Sunday, January 19, 2020

Do we know our sinfulness?

King David committed horrible sins, adultery and murder (2Sam 11:2-27), but was not aware of how sinful he was until the profit Nathan came to him and told him a story that paralleled David’s life.  When Nathan told David a story of a supposed subject in his kingdom, that was actually a disguised story of David’s life, David severely condemned this person seeking to punish him. He asked Nathan for his name. Then when Nathan told him that he, David, was this person, he was awakened, he then condemned himself and sought God to help him repent (2Sam 15). This why the theme of many of his psalms are about repentance.

Are we like David, blind to our sinfulness? Who’s is your Nathan? How well do you know your sinfulness? Are you denying that you too are a sinner? 

Knowing our sinfulness is knowing ourselves. Not knowing our sinfulness is a common spiritual ailment. I have experienced this many times. Before I was a practicing Orthodox I was into various contemplative practices  I was also busy with my career and family, thinking every success was the result of my own efforts. There was no room for God. My contemplative efforts were simply to relieve stress.  At some point I discovered the Jesus prayer, “Lord Jesus Christ son of God have mercy on me a sinner.” It fit the passage meditation practice I had learned from an Indian teacher. But I made one change, I dropped the phrase, “I am a sinner.” Why? Because I did not know myself. I was like David, asleep, unaware about the nature of my separation from God even though I would attend Church regularly. I saw myself as a good person.

It took a number of years to break this shield and to see the depth of my sinful nature. It was after I began to learn about the Orthodox way of life. At first Confession was like going to the judge and pleading to have my case dismissed. But eventually, after experiencing the receptiveness of my confessions, I began to see the patterns controlling my inner being. To break this control I first had to learn more about the nature of God. I had to learn that God was love and he was merciful to those who recognized the nature of their condition and desired to change basic patterns of behavior in their life. I needed to learn that He was not a God seeking to punish me, but a God who had open arms to embrace me and to help me become more like Him. That He was all powerful and someone who could help me, like a loving father with his child.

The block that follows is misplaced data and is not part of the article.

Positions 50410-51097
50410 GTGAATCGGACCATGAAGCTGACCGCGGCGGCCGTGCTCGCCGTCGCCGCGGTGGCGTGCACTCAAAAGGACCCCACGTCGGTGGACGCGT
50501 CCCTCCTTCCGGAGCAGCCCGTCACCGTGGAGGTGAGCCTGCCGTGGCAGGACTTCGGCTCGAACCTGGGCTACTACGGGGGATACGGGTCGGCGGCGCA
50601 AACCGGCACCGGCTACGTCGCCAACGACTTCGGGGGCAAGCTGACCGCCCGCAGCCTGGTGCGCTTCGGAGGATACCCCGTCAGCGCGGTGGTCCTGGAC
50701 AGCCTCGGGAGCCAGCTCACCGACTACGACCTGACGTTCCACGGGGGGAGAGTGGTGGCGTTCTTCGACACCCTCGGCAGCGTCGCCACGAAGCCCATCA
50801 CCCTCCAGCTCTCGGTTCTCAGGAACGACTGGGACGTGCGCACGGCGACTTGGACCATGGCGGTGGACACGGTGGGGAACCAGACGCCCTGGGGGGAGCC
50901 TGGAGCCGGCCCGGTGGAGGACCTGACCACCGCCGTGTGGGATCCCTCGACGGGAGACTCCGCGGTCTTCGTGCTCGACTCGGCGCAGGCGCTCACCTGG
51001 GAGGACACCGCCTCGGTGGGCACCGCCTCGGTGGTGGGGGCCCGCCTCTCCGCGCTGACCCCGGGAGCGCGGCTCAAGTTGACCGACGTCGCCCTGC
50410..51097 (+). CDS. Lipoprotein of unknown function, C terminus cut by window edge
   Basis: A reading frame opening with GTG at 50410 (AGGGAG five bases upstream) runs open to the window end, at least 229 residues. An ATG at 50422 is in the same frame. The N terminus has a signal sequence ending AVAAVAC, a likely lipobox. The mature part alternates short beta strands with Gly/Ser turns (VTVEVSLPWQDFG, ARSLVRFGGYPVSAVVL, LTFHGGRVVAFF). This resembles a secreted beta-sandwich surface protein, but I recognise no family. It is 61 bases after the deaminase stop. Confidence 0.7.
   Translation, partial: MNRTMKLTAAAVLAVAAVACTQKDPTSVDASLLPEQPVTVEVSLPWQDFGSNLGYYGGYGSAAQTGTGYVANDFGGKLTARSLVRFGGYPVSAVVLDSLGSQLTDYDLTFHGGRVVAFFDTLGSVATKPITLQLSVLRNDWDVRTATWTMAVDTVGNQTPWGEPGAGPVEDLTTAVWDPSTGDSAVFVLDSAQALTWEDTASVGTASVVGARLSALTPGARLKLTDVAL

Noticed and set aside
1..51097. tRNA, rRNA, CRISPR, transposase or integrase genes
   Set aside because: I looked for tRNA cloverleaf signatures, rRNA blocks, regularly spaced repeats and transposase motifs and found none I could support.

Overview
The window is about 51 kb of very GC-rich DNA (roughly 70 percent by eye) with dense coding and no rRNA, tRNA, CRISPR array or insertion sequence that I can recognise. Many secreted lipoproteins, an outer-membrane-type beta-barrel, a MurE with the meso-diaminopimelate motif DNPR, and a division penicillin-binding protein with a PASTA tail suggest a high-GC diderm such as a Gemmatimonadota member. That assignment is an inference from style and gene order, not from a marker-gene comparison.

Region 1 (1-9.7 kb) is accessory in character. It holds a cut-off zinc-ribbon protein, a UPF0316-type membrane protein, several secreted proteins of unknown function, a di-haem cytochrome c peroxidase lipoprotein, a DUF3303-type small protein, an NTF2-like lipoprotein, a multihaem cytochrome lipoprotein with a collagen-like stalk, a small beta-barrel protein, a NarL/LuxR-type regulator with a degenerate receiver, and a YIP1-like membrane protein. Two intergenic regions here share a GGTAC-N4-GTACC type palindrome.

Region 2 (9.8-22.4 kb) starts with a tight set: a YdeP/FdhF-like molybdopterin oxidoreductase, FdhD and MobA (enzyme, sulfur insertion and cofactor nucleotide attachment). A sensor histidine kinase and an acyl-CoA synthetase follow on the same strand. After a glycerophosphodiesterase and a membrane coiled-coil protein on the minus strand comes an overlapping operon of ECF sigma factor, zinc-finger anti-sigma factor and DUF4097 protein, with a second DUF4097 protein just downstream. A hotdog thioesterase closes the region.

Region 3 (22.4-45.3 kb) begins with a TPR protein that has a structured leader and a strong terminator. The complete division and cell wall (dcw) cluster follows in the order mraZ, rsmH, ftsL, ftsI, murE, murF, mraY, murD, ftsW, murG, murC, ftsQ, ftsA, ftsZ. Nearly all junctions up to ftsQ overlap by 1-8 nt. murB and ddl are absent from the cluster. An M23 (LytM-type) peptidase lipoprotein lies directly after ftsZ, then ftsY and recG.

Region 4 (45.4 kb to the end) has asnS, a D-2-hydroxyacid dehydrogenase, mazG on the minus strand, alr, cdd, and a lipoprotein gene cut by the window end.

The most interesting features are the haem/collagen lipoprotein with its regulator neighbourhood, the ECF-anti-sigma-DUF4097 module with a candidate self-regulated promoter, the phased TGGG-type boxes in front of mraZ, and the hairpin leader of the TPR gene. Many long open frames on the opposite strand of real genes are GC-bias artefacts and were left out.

At first I dealt with specific issues like judging others and anger. There would be cycles in this uncovering of sin. Recognition of one sin and it’s recurring pattern would lead to efforts to make changes in my life. Then there would follow periods where I was again blind to my sinfulness. Then I would beg God to help me see myself again as a sinner and eventually a new pattern would emerge. As this continued I came closer and closer to my basic issue, self-centeredness, my pride. When this became clear I was devastated because I was able to see the way I had lived my whole life in sin. Confession became more and more powerful.  The more I understood myself, the more God helped me.

We know that Christ came to save not the righteous but sinners (1Tim 1:15). He shows us that when we repent, sinners, publicans, and harlots easily enter into paradise (Mt 21:31), like David the adulterer and murderer. The main issue we face is pride. It underlies all sin. It, along with superficial piety, blocks us from seeing our sinfulness.

Seeing our sinfulness is more than acknowledging a particular sin, but is seeing that every aspect of our life is entangled with sin.
Archimandrite Aimilianos says: What does it mean to be a sinner? It doesn’t mean simply that I’ve committed a particular sin, but that my entire being, every aspect of my self, is entangled in sin, for in sins did my mother conceive me (Ps 51:7). From the very moment of my conception, long before I was born, before I ever had an opportunity to commit any kind of particular sin, I existed in a mode of fallen nature, in the fallen Adam, and as such I opened my eyes on a world adrift in evil and wickedness (1 Jn 5:19).
To become united with God, to become a true son of His, we need to know ourselves and know the loving nature of God. Then we will want to run to Confession, to follow the ascetic disciplines of the church, daily prayer and fasting, and go to Liturgy early to hear the prayers at Orthros and to receive Him in Communion by partaking His Body and Blood offered in the Divine Liturgy. 

When awake to our sinful nature we will no longer go to confession for relief, but to be rescued from this sinful condition, to be liberated, so God can lead us to paradise.

References: Psalm 37 (38), Psalms and the Life of Faith, by Elder Archimandrite Aimilianos, p 191-260

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